Tag Archives: help

Trees against the sky, the tress are bare, and there is a patch of blue sky behind them

The Festive Season

This time of year, the build up to Christmas, then Christmas itself, and the week in between, and then the New Year, can be all kinds of things, and sometimes a lot of different things all at once.

All the adverts at this time of year might make you think that everyone else is having a super time with friends and family. Everyone is buying each other thoughtful gifts, cooking elaborate meals to share together, and dressing up to go out together for a great time.

What if it’s different for you? Maybe you aren’t going to be doing any of those things in the adverts. What if your life looks very different from the adverts? What if your life looks a bit like the adverts, but you don’t feel like those people look like they feel?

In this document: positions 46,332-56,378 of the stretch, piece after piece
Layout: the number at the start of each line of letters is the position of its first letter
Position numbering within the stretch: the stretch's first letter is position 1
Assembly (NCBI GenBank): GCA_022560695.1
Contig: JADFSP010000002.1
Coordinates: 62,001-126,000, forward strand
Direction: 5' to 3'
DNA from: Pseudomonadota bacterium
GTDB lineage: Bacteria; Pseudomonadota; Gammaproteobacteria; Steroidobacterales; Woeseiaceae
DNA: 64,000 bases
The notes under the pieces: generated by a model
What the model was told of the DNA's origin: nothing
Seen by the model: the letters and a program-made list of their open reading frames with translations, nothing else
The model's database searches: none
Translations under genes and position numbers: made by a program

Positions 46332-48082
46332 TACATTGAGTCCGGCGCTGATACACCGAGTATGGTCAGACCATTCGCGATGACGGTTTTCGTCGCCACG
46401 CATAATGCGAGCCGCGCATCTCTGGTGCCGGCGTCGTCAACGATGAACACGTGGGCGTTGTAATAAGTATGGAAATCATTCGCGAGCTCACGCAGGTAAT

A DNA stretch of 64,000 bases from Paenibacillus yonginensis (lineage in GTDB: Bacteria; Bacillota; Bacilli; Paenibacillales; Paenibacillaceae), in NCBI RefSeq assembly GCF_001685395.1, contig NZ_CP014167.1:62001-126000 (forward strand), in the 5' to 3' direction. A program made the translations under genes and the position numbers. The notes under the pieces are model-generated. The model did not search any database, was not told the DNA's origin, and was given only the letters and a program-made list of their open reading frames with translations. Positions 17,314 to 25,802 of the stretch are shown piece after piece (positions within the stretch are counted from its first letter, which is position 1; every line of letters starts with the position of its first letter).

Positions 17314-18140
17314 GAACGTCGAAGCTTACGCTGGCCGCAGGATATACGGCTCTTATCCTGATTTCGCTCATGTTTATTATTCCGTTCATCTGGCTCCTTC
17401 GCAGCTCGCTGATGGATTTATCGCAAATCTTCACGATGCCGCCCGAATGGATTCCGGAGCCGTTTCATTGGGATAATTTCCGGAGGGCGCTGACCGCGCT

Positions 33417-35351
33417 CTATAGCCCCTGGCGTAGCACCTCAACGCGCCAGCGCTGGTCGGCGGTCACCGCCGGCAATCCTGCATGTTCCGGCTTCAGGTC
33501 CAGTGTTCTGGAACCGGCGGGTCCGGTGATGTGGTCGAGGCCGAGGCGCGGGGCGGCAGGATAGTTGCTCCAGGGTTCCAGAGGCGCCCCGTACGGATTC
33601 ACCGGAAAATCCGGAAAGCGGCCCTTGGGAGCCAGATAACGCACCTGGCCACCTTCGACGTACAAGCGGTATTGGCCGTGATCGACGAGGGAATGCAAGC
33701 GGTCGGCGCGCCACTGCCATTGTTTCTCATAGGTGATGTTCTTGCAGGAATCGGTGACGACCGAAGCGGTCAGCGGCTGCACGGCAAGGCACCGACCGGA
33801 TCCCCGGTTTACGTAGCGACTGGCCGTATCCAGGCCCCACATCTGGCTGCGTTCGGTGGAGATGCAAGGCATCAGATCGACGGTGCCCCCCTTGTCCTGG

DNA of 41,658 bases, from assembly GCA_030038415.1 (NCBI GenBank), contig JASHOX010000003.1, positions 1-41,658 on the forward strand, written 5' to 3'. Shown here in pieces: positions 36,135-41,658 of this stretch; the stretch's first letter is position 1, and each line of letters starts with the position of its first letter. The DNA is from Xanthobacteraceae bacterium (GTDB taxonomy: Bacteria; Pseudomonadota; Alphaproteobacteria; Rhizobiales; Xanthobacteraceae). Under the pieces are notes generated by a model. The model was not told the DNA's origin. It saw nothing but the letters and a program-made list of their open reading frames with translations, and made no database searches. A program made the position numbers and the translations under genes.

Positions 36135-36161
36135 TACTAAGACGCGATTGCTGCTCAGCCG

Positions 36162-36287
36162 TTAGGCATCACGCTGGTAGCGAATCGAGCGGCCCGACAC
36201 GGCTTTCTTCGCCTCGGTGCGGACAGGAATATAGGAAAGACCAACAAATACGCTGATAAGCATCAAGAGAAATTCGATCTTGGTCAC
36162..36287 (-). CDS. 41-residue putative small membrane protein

If any of those apply to you, you might find this time of year hard. You might have a sense of the Christmas you ‘should’ be having, how your family ‘should’ all be getting on together and how you ‘should’ be feeling. At the same time, you might also know that those thingss are not possible for you. Perhaps your family history is complex, and difficulties will arise between you all. Perhaps you don’t have the money to be able to do anything or everything that you’d like. But maybe you are also someone who holds hope every year that it will be different this time.

The cocktail of expectations around this time of year can be a tough one to navigate. What can you do to protect yourself?